A coming-of-age novel has become something of a rite of passage for debuting Indian writers in English. Which is all very well, except that going by the oeuvre, everyone growing up in this country over the past 40 years has led the same life. Consequently, we are being treated to the same story till we have sexual awakenings and dalliances with drugs coming out of our ears.
So yes, Urmila Deshpande’s debut novel, A Pack of Lies, checks all the boxes: aloof mother, absent father, adolescent sex and a super-needy protagonist that makes you glad your own teenage is behind you. Simultaneously, it makes you wish for a time when storylines didn’t echo author bios so closely. Consider this: “Urmila Deshpande lives in Tallahassee, Florida, with her family. Modelling, photography, editing and motherhood prepared her to write.” Replace the author’s name with that of her protagonist, and you pretty much have a summary of the book.
With no surprises in the story, it all boils down to the technique, and that’s where Deshpande scores. Spurning the conventional chapter break-up and adopting a non-chronological, daubing style, the author achieves a racy narrative. The unpretentious style works well for the chaotic life she charts: There’s a candour in the wild child episodes of the hash hunt in Manali—the book unfolds largely against the backdrop of the advertising world in the Mumbai of the 1980s, what did you expect—and the unapologetic man-hopping, but… And it’s a big but.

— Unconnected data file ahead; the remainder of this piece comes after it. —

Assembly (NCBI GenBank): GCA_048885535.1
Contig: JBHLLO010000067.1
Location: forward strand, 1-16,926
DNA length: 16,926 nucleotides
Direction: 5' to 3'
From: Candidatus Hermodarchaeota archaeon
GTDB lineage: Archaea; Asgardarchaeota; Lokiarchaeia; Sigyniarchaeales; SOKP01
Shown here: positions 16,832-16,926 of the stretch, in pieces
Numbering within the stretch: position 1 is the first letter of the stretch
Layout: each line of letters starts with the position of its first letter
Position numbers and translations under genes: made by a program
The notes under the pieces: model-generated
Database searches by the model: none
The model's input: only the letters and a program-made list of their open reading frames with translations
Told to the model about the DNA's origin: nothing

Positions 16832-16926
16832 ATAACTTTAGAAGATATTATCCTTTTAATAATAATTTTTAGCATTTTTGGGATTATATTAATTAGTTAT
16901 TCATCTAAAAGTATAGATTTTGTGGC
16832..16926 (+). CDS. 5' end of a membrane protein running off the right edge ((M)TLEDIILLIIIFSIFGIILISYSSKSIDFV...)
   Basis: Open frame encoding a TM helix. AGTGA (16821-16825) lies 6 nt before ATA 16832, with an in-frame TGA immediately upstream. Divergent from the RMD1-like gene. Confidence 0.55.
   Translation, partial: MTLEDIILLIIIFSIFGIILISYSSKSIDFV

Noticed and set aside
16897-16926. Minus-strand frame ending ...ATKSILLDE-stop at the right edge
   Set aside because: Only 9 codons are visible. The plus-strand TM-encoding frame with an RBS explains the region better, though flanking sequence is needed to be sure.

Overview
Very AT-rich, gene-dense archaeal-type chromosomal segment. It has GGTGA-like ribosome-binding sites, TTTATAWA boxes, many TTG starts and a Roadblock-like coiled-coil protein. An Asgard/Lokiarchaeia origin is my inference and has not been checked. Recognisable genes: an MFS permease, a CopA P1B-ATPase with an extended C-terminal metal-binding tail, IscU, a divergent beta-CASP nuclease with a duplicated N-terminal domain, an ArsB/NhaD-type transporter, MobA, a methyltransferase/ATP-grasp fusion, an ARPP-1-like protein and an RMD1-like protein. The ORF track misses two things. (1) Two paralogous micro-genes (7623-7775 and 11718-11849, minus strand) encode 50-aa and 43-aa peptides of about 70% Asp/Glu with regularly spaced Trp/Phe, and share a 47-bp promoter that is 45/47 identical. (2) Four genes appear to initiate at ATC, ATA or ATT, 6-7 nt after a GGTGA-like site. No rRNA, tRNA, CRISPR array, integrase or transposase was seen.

Ginny lives through multiple relationships, modelling success, a career switch-over behind the camera, riots, police raids, reunions with long-lost sisters, gruesome parental secrets, motherhood and much therapy, yet she remains untouched and unchanged from first page to last. Her friends have been replaced by family, but in essence she remains the little girl looking for love.
This major flaw could have something to do with the author’s—and, by extension, the protagonist’s—refusal to look Ginny’s mother in the eye. Most of Ginny’s issues are born in this thorny relationship, yet it is “resolved” in the most predictable fashion ever, when Ginny is about to become a mother herself. In contrast to the early scenes, when their confrontations—or the lack of them—touch raw chords, this sudden thaw towards the end undermines the very core of the book. In particular, the scene by the death bed, when difficult daughters encounter their mother’s fans and see a whole new side to their terror figure, has been, if you’ll pardon the expression, done to death.
But perhaps that’s making heavy weather of a book that, for all intents and purposes, reads like grown-up chick lit. Deshpande can be fun, fairly gripping reading if you don’t look deep—and that’s exciting news for her publishers.
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